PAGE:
musicophiliaI’ve been an avid reader of Oliver Sacks books since 1985 when I encountered The Man Who Mistook His Wife for a Hat. Mr. Sacks projects his subjects’ maladies through the prism of his own brilliant and inventive mind to reveal modes of perception and being that we wouldn’t otherwise imagine. While he puzzles through the neurology and physiology, parsing the mechanics of synesthesia or color blindness, he glimpses what it might be like to be that person and he communicates that brilliantly to us.

I had an experience many years ago when I was playing the piano for a group of residents at a nursing home. Right next to the piano there was a woman in a wheelchair with her head stretched back and her whole body tensed in muscular spasm. She couldn’t speak but she made noises that seemed to me to be attempts to speak. I started playing Gershwin’s “Someone to Watch Over Me” and by the second chorus she was singing along! She knew the lyrics far better than I did.  When the song was over she appeared to be much more present than before the song – not able to converse, but she smiled and nodded in recognition of what I said.  As any music therapist would  have predicted, that more present state didn’t last very long.  It was a profound experience and a revelation to me.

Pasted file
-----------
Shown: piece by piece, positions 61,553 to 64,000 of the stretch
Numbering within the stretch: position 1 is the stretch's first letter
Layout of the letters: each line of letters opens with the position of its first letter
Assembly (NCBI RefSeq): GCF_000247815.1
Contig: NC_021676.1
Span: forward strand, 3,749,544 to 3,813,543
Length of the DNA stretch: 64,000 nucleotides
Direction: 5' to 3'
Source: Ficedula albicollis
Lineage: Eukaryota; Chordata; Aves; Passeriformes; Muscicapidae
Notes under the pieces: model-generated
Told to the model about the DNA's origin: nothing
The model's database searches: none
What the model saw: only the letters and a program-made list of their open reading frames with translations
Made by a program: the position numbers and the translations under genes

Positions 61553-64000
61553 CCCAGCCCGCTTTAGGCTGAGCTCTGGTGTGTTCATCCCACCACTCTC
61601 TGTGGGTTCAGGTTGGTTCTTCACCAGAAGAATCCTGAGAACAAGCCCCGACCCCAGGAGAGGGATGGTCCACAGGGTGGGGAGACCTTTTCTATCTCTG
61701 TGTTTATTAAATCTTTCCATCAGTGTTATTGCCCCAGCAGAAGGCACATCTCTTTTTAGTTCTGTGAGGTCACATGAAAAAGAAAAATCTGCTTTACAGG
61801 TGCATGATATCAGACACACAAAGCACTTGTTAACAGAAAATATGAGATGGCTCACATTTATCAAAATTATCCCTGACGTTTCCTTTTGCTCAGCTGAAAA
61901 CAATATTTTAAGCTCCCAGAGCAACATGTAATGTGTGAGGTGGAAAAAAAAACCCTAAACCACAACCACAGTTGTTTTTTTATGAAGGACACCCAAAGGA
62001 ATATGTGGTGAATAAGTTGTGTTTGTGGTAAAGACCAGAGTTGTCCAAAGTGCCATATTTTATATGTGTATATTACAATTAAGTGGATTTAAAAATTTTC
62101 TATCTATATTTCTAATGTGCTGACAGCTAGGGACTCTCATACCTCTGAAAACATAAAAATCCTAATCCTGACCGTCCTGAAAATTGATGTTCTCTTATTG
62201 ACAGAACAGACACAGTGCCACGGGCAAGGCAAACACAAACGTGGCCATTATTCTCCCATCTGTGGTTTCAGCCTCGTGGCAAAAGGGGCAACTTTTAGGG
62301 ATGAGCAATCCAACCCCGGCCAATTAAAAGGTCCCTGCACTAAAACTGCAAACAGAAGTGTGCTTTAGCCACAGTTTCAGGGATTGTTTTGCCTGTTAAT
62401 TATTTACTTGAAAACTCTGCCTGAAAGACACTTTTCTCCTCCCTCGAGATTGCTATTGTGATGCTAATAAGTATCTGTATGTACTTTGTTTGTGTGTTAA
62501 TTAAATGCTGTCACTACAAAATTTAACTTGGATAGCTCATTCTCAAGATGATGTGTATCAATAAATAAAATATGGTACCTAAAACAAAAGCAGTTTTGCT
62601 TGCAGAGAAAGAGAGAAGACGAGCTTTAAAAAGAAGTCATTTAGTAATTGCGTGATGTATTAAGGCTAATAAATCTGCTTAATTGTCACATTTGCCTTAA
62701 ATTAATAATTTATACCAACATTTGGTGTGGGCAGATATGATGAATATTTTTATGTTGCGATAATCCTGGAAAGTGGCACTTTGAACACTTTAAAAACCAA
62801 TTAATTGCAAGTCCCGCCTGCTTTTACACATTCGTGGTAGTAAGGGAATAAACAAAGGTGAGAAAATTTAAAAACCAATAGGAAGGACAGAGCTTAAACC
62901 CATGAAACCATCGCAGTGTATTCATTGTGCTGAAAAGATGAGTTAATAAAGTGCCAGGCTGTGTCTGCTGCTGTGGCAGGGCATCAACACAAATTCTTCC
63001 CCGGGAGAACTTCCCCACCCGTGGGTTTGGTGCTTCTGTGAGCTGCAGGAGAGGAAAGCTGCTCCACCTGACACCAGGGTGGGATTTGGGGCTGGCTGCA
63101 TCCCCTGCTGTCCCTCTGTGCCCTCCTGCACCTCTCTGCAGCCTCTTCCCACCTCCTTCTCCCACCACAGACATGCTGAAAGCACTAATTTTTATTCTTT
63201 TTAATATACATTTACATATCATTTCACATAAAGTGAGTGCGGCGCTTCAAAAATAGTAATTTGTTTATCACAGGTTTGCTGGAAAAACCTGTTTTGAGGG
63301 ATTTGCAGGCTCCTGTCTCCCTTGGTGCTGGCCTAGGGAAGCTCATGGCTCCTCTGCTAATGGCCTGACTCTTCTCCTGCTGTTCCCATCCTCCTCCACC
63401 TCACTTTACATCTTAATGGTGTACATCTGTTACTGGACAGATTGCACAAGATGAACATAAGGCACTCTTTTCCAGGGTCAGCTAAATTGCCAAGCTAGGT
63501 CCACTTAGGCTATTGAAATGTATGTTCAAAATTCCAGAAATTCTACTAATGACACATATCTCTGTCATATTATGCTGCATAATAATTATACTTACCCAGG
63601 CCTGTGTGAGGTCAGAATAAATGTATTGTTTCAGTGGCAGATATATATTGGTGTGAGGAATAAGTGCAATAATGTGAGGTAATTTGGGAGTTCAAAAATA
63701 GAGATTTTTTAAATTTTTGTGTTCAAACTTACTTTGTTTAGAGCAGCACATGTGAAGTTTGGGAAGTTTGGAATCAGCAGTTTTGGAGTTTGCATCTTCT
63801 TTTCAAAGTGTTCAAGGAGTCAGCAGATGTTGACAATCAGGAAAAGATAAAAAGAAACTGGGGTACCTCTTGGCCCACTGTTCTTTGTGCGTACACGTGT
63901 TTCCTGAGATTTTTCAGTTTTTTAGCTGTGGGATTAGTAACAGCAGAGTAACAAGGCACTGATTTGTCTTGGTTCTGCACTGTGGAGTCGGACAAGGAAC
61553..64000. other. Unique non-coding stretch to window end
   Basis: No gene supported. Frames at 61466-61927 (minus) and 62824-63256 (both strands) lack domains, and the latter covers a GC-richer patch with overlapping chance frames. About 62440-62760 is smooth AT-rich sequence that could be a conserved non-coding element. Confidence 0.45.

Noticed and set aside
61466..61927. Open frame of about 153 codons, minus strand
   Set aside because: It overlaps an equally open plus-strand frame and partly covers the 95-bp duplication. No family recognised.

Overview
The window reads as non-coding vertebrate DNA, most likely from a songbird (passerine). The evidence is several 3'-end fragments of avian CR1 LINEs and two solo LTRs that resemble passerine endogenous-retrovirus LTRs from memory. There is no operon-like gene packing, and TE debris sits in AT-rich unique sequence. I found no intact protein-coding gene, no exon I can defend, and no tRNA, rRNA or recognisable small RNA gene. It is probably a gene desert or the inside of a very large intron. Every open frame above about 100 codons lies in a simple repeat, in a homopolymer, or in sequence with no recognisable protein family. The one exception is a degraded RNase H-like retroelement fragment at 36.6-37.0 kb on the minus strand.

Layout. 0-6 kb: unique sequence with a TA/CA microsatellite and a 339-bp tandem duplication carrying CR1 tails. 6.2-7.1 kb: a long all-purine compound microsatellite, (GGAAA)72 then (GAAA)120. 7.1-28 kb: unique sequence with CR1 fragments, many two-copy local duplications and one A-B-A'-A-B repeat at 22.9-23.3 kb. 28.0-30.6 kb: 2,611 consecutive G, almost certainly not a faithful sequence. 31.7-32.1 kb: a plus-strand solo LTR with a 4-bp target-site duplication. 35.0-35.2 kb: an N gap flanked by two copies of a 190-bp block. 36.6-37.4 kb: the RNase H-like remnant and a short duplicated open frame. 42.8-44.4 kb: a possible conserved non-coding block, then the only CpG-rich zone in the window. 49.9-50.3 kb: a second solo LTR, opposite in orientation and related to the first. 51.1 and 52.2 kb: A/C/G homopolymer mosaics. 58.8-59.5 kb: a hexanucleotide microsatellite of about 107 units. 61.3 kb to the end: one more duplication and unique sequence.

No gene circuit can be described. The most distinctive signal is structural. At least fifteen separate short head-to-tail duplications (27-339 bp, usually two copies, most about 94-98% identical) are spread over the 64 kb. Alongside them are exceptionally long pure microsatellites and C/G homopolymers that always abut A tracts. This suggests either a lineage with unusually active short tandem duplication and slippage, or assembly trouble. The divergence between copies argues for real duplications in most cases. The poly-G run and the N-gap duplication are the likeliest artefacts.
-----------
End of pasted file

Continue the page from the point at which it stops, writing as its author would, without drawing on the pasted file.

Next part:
I knew that Oliver Sacks would have something to say about this so, in 2007, when Musicophilia was published, I pre-ordered a copy so that I could get at it as soon as possible. And, of course, he does talk about the amazing power of music to organize an otherwise disorganized mind. The publication of Musicophilia is no longer news – it’s been a huge success – but some people may not be aware that it was revised and expanded and released in paperback in 2008. In addition, on, there are short video talks (including TED talks) that can also be accessed on OS’s YouTube site.

Carry on, Oliver!